Whatever happened to Marouane Chamakh?
The curious case of the big name signing who now finds himself behind Nicklas Bendtner at the Emirates
With seconds remaining at the Camp Nou on Tuesday night and Arsenal trailing Barcelona 3-1, Jack Wilshere suddenly found himself with the ball at his feet and when he looked up saw a team mate bearing down on goal.
His pass found its target and Arsenal fans jumped to their feet. They hadn't mustered a shot on target all night but could this be the goal that put the Gunners through?
Sadly for them the recipient of Wilshere's pass was Nicklas Bendtner, and with his woeful first touch Arsenal's hopes of a thoroughly undeserved victory disappeared.
As Arsenal fans were left to rake over the ashes of another Champions League campaign and reflect on the Carling Cup final defeat a week earlier, they could have been forgiven for wondering whatever happened to Marouane Chamakh, the man who was expected to score the goals that would end the Gunners trophy drought.
This time a year ago supporters were on tenterhooks as the club's protracted pursuit of the Moroccan striker inched towards a conclusion.
The hitman, who finally agreed to join Arsenal from Bordeaux on a free transfer last May, had been doggedly tailed by Arsene Wenger for over a year and was hailed as the man who would terrorise defences up and down England and across Europe.
Even though it was obvious Arsenal needed cover in other departments of the team, it was Chamakh who was occupying the thoughts of fans at the Emirates. And while lesser players like Laurent Koscielny and Sebastien Squillaci were brought in, the club's marquee signing last summer was Chamakh.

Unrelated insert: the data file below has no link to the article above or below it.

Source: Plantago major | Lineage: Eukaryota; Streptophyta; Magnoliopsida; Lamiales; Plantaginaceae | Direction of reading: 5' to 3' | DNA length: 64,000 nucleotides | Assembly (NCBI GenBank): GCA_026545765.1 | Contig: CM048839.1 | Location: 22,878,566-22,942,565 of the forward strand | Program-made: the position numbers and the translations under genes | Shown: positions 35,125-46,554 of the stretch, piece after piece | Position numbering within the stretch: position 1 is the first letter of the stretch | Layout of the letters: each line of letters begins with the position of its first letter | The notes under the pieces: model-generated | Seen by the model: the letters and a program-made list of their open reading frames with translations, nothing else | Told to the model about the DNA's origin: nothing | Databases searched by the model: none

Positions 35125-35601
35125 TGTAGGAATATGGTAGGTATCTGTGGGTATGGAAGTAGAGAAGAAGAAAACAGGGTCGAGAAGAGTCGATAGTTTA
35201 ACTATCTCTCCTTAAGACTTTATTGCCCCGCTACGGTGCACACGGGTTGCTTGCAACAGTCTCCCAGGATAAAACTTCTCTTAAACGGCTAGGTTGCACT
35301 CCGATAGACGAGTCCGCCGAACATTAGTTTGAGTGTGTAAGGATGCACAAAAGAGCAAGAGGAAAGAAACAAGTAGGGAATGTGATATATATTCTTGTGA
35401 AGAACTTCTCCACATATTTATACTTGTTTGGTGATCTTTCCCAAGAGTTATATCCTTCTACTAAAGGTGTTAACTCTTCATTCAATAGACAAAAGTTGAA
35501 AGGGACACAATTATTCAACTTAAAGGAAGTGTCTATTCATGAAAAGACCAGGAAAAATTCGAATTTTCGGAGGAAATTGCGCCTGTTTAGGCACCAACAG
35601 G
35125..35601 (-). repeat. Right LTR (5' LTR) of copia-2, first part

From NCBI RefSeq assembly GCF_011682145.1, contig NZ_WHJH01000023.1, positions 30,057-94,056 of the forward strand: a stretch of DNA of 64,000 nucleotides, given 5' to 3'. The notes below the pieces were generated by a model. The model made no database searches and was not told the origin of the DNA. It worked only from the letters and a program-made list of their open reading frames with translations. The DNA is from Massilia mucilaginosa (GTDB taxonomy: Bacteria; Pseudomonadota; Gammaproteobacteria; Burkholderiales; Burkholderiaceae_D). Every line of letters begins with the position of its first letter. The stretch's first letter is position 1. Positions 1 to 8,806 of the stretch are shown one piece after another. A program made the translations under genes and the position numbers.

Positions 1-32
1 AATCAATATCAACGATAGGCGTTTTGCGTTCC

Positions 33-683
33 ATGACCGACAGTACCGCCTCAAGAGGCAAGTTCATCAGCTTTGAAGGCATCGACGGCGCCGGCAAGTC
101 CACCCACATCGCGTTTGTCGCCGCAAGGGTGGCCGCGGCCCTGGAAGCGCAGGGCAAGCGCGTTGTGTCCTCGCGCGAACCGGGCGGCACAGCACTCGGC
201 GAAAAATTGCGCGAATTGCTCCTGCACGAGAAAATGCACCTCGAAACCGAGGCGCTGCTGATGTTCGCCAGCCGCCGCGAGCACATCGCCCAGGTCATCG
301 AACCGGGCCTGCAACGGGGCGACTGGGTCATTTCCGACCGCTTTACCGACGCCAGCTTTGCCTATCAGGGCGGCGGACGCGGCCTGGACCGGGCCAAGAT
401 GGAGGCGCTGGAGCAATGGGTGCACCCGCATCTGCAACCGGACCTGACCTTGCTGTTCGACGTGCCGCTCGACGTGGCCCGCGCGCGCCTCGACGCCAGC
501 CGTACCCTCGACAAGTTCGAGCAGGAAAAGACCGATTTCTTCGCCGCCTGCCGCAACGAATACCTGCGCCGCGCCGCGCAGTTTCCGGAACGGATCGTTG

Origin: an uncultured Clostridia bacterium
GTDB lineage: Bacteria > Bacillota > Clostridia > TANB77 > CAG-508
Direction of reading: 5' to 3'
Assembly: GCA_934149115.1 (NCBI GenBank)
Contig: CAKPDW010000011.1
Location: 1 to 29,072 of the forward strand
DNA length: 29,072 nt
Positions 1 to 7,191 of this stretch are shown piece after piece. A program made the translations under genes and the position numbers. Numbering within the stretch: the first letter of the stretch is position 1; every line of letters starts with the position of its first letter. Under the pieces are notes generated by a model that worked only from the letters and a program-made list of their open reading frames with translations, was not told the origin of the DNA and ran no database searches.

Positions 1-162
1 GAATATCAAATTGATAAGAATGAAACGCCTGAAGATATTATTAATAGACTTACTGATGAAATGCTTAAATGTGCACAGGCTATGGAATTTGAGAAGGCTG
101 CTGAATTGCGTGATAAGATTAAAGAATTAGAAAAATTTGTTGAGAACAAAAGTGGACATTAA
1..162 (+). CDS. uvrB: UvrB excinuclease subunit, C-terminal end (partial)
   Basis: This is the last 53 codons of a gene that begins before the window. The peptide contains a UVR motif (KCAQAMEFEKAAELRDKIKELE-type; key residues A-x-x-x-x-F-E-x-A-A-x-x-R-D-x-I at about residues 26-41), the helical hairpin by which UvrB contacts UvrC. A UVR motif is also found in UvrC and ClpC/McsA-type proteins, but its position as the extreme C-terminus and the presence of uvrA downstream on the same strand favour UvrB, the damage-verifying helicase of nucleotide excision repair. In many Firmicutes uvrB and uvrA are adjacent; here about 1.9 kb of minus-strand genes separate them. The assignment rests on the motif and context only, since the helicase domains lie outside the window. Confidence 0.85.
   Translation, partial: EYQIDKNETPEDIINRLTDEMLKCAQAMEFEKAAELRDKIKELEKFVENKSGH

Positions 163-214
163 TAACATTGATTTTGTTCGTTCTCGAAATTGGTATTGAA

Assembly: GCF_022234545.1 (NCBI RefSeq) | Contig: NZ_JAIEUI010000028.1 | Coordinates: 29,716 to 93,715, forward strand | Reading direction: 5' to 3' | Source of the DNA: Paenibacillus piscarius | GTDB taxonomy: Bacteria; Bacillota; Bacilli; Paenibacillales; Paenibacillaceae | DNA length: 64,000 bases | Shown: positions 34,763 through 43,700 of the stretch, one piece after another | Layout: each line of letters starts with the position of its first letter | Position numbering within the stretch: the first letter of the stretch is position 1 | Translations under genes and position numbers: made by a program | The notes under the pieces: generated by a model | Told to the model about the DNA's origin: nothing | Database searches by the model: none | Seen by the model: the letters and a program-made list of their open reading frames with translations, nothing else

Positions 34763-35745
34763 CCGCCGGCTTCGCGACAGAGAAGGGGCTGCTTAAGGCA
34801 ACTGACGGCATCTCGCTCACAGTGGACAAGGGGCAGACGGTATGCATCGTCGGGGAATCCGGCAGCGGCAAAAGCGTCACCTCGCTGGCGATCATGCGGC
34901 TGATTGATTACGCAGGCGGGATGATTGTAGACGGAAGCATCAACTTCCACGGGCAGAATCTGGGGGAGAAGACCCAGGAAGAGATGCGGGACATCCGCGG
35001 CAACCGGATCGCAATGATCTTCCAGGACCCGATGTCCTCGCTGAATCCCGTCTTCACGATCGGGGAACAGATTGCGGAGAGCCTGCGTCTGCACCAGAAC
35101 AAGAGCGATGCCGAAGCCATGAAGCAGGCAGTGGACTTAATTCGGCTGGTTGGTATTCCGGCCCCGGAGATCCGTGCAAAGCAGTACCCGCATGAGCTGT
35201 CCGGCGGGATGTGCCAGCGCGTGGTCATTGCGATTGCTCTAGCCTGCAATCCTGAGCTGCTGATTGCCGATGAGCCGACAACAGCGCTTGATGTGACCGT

Now, two-thirds of the way through the season, and with the frailties of Koscielny and Squillaci fully exposed, Chamakh finds himself relegated to third choice striker at the Emirates, way down the pecking order behind even Bendtner.
On Tuesday against Barcelona, Arsene Wenger opted to start with a half-fit Robin Van Persie up front, and when Arsenal found themselves on the verge of elimination he turned to Bendtner rather than Chamakh to save the day.
A week earlier Chamakh warmed the bench at Wembley in the Carling Cup final, and was only sent on after Bendtner on that occasion.
The signs were promising earlier in the season when he was given an extended run in the team and appeared to acquit himself well. But Wenger had little option but to play him at the time - Van Perise had picked up an injury and Bendtner was distracted after the World Cup and rumours of an Arsenal exit.
When faced with three fit strikers in early 2011 a pecking order, with Chamakh at the bottom, was soon established.
In hindsight it now seems that Arsenal fans spent most of last spring monitoring their club's pursuit of a player destined to become cover for Bendtner, while little or nothing was done to plug the serious deficiencies elsewhere in the team.
After being torn apart by Barcelona and beaten by Birmingham the fans must surely expect more from Wenger when the transfer window opens again this summer. ·
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